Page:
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This Is Diplomacy?

By Dan Froomkin
Special to washingtonpost.com
Monday, August 7, 2006; 2:22 PM

As President Bush's foreign policy oscillates between "cowboy diplomacy" and "post-cowboy diplomacy" and back again, it's worth pointing out that it's not really correct to call it diplomacy if he invariably refuses to talk to people who disagree with him.

The U.N. resolution Bush was pushing this morning from his vacation home in Texas bears the hallmarks of non-diplomacy: It's a supposed cease-fire resolution that the parties most desperate for a cease fire are condemning as unworkable, unsatisfactory and doomed.

Perhaps that's because the Bush administration is only engaging in direct talks with one party to the hostilities: Israel. The United States refuses to conduct negotiations with Hezbollah or its sponsors, Syria and Iran.

And the views of the democratically-elected government of Lebanon -- where the continuing Israeli air strikes have killed more than 550 people, mostly civilians -- are being dismissed by the White House as the overly emotional arguments of people who don't know what's best for them.

At a morning press availability, (here's the transcript ) Bush and Secretary of State Condoleezza Rice brushed off Lebanese opposition to the proposed agreement, which would keep Israeli troops in Southern Lebanon until an international force is ready to help relieve them.

Bush made it clear that the continued presence of Israeli troops in Lebanon is non-negotiable. "We must not create a vacuum," he said.

Asked about Lebanese objections, Rice responded dismissively: "I understand how emotional this is for the Lebanese."

Said Bush: "I understand both parties aren't going to agree with all aspects of the resolution, but the intent of the resolutions is to strengthen the Lebanese government so Israel has got a partner in peace." (Israeli reaction to the agreement, by the way, while muted, has been positive.)

Both Bush and Rice were dispassionate about the carnage in the region, savoring instead what they insist are important geopolitical gains. An unconditional cease-fire three weeks ago, Rice said, "would not have addressed any of these items that both sides know are going to have to be addressed if we're going to have a sustainable cease-fire in the future.

"So this has been time that's been well-spent over the last couple of weeks."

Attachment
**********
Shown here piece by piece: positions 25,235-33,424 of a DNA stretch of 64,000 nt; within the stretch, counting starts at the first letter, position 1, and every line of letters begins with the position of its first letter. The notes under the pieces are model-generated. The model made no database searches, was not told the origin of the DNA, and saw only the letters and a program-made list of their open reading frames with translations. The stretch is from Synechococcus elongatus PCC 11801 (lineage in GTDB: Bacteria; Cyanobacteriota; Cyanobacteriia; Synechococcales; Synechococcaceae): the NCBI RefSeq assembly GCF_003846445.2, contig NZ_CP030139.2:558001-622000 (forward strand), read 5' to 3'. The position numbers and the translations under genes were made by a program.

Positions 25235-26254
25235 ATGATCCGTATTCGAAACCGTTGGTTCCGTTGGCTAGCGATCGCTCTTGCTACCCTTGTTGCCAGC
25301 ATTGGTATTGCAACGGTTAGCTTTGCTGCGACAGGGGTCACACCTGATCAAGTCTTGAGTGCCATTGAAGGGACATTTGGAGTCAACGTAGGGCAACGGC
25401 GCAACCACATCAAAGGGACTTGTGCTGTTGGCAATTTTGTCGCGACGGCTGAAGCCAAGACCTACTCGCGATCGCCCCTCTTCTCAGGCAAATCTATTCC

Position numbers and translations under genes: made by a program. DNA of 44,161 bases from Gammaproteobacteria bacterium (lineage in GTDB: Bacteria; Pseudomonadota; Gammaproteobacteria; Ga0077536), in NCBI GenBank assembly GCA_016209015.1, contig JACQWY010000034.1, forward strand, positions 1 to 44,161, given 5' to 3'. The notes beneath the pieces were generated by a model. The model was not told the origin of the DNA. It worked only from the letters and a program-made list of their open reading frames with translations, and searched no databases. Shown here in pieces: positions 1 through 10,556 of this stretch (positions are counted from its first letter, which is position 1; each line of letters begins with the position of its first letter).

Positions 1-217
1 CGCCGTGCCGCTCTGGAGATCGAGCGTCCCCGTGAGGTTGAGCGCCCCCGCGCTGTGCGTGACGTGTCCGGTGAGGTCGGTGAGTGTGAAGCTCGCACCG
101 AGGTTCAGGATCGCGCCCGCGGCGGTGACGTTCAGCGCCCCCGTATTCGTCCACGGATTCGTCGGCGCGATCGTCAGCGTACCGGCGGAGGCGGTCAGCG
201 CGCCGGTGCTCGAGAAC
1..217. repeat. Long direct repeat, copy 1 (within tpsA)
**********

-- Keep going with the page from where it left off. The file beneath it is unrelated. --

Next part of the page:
Asked about his administration's continued refusal to engage with Syria, Bush said, "We have been in touch with Syria." But the contacts he cited date back to long before last year's withdrawal of the U.S. ambassador in Damascus. And he showed little enthusiasm for two-way communication. "Syria knows what we think," he insisted. "They know exactly what our position is."

Responding to specific questions about the resolution and the conflict, Bush tirelessly dipped into his small store of stock answers, repeatedly extolling the universal appeal of liberty and asserting the importance of addressing the "root cause" of the violence -- terrorists in general, Hezbollah in particular -- as part of "the great challenge of the 21st century."

A Trap?

In their press briefings yesterday, Rice and national security adviser Stephen Hadley not coincidentally used the exact same phrase to describe what they expect will happen after the resolution is approved: "We'll see who is for peace and who isn't."

Of course, if you believe Lebanese officials, that's because the resolution is a trap.

Nora Boustany and Edward Cody write in The Washington Post that Lebanese Prime Minister Fouad Siniora called the resolution "'impractical' because it would leave Israeli occupation troops and Hezbollah militiamen face to face in the border hills, virtually certain to keep fighting."

Nedra Pickler writes for the Associated Press: "Security Council experts went over the draft for several hours Sunday, and diplomats said there was a widespread feeling that it did not sufficiently take Lebanon's concerns into account."

About Not Talking

Glenn Kessler and Michael Abramowitz write in The Washington Post: "The Bush administration's policy of refusing to engage with nations and groups linked to terrorism, including Syria, Iran and Palestinian factions, has sharply limited U.S. maneuvering room during the war between Israel and Hezbollah, according to former administration officials and outside experts.

"Iran is Hezbollah's prime sponsor, and Syria is the key conduit for the flow of missiles that have rained on Israeli territory -- facts that experts say make those countries essential to achieving a lasting solution. But after nearly six years in office, the administration has had increasingly limited contacts with those countries, if such contacts exist at all. Former officials charge that the administration has missed numerous opportunities to encourage Syria and Iran to cooperate more closely with U.S. interests."